Pemberton v. Bell's Brewery, Inc.

Filing 119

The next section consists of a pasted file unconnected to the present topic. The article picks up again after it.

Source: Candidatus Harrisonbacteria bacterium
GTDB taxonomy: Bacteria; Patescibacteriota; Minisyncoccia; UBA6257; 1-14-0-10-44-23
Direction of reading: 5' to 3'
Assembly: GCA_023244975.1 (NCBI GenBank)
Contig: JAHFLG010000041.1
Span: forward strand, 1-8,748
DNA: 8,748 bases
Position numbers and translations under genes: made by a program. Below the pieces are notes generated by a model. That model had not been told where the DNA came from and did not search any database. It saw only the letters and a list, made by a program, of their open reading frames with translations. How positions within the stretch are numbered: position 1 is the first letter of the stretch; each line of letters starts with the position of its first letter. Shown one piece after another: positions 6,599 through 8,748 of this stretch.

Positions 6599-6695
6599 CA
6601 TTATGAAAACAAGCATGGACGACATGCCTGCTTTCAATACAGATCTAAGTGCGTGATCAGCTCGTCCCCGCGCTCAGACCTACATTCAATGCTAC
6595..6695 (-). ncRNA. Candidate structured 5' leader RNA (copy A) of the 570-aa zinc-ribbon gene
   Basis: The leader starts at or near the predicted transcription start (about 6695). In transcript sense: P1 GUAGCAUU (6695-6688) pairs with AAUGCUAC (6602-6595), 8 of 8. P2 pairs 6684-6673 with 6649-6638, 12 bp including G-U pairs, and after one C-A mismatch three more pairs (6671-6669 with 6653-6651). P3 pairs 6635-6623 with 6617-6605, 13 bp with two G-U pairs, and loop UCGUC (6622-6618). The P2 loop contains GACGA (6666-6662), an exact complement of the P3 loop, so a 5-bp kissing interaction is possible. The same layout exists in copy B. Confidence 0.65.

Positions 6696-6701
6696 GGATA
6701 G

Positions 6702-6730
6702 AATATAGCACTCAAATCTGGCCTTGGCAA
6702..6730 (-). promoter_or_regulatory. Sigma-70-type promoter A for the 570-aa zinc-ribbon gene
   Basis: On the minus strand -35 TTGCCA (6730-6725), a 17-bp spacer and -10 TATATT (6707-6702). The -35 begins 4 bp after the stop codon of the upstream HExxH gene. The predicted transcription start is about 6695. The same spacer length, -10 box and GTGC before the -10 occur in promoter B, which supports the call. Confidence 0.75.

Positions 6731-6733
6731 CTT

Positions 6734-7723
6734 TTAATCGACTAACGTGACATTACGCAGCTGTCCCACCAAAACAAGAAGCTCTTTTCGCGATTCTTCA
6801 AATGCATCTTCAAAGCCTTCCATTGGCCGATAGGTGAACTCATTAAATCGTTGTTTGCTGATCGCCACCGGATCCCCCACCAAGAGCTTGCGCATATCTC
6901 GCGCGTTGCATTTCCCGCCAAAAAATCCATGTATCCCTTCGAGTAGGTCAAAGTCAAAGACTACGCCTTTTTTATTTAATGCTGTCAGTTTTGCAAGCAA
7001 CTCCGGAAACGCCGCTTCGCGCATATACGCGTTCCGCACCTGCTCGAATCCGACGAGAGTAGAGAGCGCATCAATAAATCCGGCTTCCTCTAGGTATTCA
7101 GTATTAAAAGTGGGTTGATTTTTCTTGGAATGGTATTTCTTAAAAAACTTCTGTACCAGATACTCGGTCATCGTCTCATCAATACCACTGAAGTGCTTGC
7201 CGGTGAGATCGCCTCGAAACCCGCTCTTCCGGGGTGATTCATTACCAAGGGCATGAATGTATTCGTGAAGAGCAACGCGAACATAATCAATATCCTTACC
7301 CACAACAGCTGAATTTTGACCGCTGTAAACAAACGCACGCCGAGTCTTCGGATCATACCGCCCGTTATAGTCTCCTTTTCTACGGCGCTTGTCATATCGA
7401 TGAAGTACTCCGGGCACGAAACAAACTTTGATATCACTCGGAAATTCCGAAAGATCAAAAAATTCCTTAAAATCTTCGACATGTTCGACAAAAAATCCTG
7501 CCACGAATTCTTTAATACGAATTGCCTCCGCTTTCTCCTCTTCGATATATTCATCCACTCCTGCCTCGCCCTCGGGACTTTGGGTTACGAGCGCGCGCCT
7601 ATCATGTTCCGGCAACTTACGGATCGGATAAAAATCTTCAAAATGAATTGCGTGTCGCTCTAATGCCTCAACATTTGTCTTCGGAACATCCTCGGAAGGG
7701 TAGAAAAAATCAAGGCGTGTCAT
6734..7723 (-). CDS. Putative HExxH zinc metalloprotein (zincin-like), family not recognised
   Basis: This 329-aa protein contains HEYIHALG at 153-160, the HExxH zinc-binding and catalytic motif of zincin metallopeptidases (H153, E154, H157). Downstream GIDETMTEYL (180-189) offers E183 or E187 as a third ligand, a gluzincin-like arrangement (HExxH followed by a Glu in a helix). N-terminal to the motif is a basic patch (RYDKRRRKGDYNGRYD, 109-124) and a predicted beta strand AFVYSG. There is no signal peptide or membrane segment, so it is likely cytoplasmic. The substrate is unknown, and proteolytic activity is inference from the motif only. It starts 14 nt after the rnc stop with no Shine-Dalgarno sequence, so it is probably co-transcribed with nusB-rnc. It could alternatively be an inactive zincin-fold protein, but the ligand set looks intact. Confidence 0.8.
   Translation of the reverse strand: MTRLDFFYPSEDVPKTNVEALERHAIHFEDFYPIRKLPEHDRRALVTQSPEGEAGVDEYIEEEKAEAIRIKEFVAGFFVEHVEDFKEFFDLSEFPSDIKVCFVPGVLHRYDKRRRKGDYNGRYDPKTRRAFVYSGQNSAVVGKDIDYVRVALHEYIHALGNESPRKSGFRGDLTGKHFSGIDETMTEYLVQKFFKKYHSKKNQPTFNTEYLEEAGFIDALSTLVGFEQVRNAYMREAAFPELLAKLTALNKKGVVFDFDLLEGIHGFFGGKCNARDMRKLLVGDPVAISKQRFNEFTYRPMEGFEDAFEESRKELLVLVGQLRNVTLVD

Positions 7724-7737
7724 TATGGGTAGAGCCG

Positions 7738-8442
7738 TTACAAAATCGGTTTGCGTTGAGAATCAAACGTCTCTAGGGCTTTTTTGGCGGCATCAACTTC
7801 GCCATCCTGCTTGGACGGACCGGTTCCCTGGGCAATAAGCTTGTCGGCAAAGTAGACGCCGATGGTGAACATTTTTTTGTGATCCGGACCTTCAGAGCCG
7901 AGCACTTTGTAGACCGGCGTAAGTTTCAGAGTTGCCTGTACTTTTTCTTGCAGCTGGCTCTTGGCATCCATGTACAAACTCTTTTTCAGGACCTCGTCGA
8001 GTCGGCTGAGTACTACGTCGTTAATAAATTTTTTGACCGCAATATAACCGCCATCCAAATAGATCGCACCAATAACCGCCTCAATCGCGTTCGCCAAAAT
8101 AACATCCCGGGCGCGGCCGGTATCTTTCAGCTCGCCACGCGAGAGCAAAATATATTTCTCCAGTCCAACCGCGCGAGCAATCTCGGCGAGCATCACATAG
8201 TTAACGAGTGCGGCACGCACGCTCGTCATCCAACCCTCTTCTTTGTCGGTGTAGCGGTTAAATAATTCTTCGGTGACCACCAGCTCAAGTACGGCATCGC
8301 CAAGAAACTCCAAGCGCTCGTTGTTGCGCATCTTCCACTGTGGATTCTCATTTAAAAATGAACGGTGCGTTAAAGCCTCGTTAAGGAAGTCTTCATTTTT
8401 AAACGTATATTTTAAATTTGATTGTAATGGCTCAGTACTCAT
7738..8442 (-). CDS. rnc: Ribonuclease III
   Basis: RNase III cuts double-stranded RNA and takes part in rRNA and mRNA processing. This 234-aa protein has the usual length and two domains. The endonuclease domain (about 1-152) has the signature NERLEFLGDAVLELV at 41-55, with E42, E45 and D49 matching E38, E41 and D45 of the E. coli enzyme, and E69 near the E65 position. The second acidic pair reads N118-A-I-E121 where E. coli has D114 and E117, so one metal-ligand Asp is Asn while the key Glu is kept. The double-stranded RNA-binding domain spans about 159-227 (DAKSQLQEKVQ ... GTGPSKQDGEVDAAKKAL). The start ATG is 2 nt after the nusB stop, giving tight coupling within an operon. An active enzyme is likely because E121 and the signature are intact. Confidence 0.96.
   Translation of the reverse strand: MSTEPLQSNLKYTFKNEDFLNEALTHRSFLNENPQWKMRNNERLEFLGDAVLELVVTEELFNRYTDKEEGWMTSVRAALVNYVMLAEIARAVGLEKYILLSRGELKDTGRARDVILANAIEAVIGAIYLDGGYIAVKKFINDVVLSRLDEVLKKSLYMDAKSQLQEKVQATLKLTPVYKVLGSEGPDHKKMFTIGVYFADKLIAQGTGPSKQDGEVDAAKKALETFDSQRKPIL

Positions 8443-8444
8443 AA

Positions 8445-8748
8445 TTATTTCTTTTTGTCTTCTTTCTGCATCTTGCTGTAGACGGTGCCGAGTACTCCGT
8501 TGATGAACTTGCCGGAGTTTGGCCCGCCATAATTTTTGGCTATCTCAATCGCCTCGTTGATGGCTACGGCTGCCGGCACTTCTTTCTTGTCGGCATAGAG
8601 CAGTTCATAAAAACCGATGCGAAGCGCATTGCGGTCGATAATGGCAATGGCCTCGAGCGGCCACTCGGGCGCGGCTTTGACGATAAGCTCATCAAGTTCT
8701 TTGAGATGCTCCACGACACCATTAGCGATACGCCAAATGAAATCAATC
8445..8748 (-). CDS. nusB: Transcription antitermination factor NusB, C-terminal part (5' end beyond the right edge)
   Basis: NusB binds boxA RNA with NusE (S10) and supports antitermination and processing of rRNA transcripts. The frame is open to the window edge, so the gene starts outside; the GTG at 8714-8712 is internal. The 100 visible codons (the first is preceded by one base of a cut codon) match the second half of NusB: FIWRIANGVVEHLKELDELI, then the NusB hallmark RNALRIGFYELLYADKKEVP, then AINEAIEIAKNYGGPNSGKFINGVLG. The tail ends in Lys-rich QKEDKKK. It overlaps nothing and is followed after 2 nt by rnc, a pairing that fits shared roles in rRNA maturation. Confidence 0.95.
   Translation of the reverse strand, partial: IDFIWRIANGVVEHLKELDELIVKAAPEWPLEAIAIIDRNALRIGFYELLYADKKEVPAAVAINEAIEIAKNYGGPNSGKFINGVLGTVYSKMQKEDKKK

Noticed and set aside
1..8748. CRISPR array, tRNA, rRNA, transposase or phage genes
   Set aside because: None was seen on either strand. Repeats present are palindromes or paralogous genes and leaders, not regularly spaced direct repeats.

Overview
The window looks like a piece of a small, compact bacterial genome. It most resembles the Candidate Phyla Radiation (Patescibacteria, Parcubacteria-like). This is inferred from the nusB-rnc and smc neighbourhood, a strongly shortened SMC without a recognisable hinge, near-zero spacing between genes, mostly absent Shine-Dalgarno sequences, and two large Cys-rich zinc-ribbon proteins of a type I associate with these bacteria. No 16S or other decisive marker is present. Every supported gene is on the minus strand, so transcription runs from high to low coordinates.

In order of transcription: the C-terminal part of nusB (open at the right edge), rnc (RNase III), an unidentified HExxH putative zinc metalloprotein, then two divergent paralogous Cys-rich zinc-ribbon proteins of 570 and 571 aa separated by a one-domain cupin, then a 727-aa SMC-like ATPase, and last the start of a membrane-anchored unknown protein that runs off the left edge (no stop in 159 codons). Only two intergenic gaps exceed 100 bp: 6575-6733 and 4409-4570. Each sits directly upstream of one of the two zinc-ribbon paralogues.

OPINION; signed by Chief Judge Hala Y. Jarbou (aks)

Download PDF